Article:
Lucid Culture

JAZZ, CLASSICAL MUSIC AND THE ARTS IN NEW YORK CITY

The New York Arabic Orchestra Casts a Spell at Lincoln Center

At their sold-out performance Friday night at Lincoln Center Out of Doors, the New York Arabic Orchestra reaffirmed their place as one of this era’s most vital New York ensembles. Leader Bassam Saba had played several of the pieces on the program with a small five-piece group a week earlier in Brooklyn. Fleshed out with full string section, ouds, flutes, bass and percussion, the songs took on a lush, epic sweep that was nothing short of transcendent. Saba toured with his countryman Marcel Khalife for two decades: the two composers share a broad, pan-levantine eclecticism and an ability to deliver an emotionally charged wallop. This show did that, but it also played up all kinds of subtleties and unexpected, entertaining flourishes. With the orchestra behind him, multi-instrumentalist Saba could play an entire song on a single one instead of shifting from oud, to flute, to saz and back again like he did at Prospect Park the previous week, giving him the chance to take his time and expand on his often plaintive, poignant themes.

Characteristically, the bill included several Saba compositions as well as vintage Middle Eastern material. Wonderful Land, the title track from his excellent new album, opened with Saba playing a hypnotic solo taqsim (improvisation) on the rustic, clanky Turkish saz lute. Then the orchestra took it aloft on a magic carpet of strings, with a stately call-and-response between the saz and the ensemble, and a graceful solo for the percussion section. Diverse, debonair Lebanese-American singer Naji Youssef joined the group along with a choir for a vocal tune, the baritone crooner’s elegant microtonal inflections contrasting with joyously romping flutes. Then it was back to the instrumentals with two increasingly tricky, polyrhythmic variations on Lebanese folk themes, Saba’s flute front and center. Midway through, a spontaneous clapalong emerged in the crowd.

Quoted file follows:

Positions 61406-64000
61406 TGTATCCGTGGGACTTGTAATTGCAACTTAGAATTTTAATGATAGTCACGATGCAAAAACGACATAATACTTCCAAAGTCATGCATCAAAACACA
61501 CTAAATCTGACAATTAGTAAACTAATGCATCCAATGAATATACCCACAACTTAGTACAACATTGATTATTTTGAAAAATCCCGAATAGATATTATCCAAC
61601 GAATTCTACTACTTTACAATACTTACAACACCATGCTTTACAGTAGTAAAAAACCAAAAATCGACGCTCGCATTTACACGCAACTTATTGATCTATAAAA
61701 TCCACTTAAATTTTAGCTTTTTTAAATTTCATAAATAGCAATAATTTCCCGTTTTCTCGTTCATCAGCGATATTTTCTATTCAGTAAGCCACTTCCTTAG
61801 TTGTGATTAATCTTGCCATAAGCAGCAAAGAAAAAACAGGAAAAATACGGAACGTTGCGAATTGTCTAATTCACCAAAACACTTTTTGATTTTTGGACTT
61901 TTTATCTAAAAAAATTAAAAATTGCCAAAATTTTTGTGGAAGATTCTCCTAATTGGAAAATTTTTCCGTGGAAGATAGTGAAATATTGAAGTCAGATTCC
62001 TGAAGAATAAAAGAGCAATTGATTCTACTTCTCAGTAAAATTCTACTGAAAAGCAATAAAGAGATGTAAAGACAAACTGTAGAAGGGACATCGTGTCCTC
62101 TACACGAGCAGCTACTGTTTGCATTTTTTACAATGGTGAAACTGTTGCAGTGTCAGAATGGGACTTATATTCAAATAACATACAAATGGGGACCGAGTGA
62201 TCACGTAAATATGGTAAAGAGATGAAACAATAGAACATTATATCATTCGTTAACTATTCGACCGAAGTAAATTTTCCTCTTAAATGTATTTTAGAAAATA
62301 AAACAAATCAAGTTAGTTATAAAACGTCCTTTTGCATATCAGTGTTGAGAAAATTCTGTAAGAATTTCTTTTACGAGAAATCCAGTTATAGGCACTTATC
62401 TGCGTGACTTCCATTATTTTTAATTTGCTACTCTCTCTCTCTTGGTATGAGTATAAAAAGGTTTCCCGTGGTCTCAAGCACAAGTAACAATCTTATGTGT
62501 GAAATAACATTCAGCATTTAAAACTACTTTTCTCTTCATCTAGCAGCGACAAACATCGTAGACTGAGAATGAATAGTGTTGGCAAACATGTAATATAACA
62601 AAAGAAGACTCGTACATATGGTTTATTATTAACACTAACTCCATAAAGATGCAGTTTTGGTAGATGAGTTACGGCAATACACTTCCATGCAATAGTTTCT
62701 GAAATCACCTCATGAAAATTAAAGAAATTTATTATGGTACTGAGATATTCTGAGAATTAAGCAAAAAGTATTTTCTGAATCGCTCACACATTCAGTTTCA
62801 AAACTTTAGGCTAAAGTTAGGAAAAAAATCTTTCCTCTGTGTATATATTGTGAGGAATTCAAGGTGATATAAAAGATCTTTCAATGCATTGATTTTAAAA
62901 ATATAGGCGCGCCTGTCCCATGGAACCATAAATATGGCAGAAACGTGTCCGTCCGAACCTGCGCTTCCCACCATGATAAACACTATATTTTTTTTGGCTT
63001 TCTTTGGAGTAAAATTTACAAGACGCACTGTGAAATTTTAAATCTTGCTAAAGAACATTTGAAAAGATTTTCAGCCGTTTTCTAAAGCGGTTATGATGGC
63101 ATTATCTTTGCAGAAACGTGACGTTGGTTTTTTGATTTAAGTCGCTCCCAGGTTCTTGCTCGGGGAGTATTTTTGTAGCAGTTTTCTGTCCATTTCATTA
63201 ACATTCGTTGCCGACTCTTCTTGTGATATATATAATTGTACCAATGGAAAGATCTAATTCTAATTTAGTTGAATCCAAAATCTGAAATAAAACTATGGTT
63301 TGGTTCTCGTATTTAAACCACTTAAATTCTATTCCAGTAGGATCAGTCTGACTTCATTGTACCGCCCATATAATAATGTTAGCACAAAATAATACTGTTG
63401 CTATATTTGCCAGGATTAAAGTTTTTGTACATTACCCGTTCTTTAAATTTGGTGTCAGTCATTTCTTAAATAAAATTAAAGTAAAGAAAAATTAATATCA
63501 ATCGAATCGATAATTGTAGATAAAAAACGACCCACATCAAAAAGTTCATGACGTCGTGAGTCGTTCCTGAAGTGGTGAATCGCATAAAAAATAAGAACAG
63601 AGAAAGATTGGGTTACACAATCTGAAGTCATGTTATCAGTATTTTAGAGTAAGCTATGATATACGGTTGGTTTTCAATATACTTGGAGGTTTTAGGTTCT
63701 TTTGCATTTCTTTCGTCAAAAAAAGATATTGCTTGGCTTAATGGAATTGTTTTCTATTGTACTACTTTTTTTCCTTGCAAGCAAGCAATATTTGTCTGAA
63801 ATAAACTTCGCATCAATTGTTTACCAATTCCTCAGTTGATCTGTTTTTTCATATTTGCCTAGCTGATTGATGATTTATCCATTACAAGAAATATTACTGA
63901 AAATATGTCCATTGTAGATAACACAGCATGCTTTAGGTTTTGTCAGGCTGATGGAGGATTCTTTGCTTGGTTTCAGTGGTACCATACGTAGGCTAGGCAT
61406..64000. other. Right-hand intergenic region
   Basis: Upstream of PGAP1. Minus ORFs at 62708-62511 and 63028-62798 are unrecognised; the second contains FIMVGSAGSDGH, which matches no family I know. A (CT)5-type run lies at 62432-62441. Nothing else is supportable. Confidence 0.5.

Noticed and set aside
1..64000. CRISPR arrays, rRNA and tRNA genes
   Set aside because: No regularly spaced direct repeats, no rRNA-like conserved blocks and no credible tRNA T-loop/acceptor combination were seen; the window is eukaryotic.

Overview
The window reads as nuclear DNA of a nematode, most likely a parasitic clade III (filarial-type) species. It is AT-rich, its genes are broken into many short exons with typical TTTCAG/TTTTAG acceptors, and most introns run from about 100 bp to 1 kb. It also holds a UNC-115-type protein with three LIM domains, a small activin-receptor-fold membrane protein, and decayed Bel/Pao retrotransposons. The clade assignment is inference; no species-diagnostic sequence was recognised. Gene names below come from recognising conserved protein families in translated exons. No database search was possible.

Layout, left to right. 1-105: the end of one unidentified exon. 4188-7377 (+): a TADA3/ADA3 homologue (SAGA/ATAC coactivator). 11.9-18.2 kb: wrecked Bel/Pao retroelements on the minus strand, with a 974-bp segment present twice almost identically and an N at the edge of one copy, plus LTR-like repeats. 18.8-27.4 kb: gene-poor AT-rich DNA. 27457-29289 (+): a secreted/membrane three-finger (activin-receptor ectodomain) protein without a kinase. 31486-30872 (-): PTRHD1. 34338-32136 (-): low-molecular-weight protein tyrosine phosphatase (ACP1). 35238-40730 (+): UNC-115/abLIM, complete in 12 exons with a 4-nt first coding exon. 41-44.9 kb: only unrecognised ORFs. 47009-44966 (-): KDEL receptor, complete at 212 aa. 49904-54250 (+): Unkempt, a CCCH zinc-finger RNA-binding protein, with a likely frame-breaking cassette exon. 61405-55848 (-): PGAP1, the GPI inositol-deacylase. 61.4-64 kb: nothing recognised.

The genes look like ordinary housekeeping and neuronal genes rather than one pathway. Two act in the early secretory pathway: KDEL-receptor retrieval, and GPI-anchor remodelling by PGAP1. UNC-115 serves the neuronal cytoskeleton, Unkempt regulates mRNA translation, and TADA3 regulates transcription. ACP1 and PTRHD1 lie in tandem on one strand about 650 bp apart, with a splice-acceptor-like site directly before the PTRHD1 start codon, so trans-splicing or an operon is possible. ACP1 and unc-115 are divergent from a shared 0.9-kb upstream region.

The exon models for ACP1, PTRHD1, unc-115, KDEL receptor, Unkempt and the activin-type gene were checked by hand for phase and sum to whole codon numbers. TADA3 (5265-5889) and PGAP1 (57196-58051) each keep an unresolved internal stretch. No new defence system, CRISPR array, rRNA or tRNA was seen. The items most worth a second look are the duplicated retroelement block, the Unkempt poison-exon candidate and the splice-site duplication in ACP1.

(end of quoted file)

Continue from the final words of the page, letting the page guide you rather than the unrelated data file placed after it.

There were three more vocal numbers (a couple by paradigm-shifting Lebanese songwriters the Rahbani Brothers), one lushly swaying, a couple of them more lighthearted. While in most Middle Eastern dance-pop, the orchestras have been replaced by synthesizers and drum machines, it was heartwarming to hear the roots of those melodies as they were originally written to be played. Saba’s Nirvana, a lavishly memorable suite, featured an arrangement that cleverly shifted voicings among orchestra members, with a biting oud solo against pillowy strings. They closed with a classic Egyptian piece, packed with trick endings, a bracing solo from the first violinist and an even more intense one from Saba, once again on flute. As before, the crowd became an auxiliary percussion section as the piece wound out, and they didn’t miss a beat, all the way through to its playful, cold ending.

The New York Arabic Orchestra are the New York Alliance Française’s artists-in-residence for 2011, with a gala fundraiser coming up in November with Marcel Khalife. The ensemble’s next performance is on September 11 at 7 PM at Merkin Concert Hall, as part of Musicians for Harmony’s 10th Anniversary Concert for Peace.

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August 9, 2011 Posted by | concert, Live Events, middle eastern music, Music, music, concert, New York City, review, Reviews, world music | , , , , , , , , , , , , , , , , , , , , , | Leave a comment